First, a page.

Could Homomorphic Encryption Help Find An Answer To The Government's "Problem"?

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Plenty of ink and pixels have been, and will continue to be, spilt over the government's plan to force technology companies to hand over encrypted data without creating backdoors into systems or somehow weakening privacy provisions. Already, we've heard that the government could make laws that trump the laws of mathematics and there are plenty of critics as to whether the government's plans could make things a lot worse for everyone while making bugger all difference to criminals. But is there a solution?

Homomorphic encryption lets you perform calculations on encrypted data. The result derived from the calculation can be decrypted without compromising the integrity of the original data.

A simple way to think about this is if I multiplied two by three I get six. If I multiply an encrypted two by and encrypted three I get an encrypted six.

With homomorphic encryption, I could decrypt my encrypted six to find out the product but not be able to decrypt the multipliers.

As things stand today, using the encryption methods employed by messaging services, banks, government and many of us, it would take some time to shift everything over to a homomorphic system that was proved reliable. One where the government might be able, with a warrant, get access to data that they could decrypt without all other data being potentially compromised.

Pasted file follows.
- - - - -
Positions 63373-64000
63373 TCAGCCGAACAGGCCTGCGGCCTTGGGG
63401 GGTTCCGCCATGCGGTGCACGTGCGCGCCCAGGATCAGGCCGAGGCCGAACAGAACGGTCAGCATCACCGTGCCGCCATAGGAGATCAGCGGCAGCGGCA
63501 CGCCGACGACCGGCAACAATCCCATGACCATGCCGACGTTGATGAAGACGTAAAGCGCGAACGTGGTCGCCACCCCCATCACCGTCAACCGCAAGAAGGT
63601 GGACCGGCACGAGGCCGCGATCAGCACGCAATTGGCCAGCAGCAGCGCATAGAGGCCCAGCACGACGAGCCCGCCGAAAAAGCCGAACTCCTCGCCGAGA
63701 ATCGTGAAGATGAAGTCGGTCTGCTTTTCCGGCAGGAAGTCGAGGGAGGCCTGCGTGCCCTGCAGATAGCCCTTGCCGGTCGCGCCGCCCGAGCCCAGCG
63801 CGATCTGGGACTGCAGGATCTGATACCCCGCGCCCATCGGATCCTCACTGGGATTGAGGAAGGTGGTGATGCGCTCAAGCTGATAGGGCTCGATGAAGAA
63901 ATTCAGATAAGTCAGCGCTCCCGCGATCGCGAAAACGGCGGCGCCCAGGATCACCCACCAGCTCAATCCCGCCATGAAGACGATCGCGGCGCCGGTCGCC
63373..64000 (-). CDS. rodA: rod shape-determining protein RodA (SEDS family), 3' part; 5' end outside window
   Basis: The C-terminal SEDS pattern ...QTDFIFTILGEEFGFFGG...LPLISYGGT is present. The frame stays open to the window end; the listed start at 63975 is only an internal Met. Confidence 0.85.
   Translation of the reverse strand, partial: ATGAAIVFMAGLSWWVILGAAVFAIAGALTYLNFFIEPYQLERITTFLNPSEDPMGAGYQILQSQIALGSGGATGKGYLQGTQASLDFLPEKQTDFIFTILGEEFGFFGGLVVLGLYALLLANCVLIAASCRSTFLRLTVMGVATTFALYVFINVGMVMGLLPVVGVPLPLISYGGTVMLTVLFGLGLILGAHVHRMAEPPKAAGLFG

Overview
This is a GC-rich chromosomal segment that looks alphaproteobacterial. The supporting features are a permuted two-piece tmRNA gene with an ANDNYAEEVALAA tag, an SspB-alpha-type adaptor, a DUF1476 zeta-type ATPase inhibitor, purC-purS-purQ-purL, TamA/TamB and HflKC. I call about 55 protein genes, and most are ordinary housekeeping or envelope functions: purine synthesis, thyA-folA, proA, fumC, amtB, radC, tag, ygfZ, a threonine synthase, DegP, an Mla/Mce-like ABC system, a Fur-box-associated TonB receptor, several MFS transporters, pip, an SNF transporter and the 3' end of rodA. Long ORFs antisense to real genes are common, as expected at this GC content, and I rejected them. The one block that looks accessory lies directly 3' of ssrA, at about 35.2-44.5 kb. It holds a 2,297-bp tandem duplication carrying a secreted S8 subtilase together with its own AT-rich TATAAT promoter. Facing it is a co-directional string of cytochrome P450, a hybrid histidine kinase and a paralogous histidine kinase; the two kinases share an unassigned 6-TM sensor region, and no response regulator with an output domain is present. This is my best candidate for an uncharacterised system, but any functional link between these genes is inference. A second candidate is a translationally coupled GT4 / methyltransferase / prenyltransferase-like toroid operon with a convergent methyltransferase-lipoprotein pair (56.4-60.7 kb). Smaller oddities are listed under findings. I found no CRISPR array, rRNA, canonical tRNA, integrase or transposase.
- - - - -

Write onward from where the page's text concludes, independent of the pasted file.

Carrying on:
There are several different fully and partially homomorphic encryption systems around. It may be possible to get one of those to help deliver at least part of what the government is looking for.

I wonder what will happen if the companies mandate that apps like WhatsApp, Telegram and others must make their systems accessible to the government. Will those companies simply pull their apps from Australian app stores? Is the government silly enough to think that will work?

Or is there some other practical solution? I wonder if the PM is now using a messaging system that Australian law enforcement can access?

WATCH MORE: Tech News

Comments

    Certainly wouldn't want to make a typo on that headline.

    I don't see how. It's nice if computers can process data without decrypting the data, it will make our systems even more secure. A key is still needed to decrypt the end result.

    That's not really how homomorphic encryption works. You can certainly perform mathematical operations on the encrypted data, but only the person with the decryption key can decrypt it.

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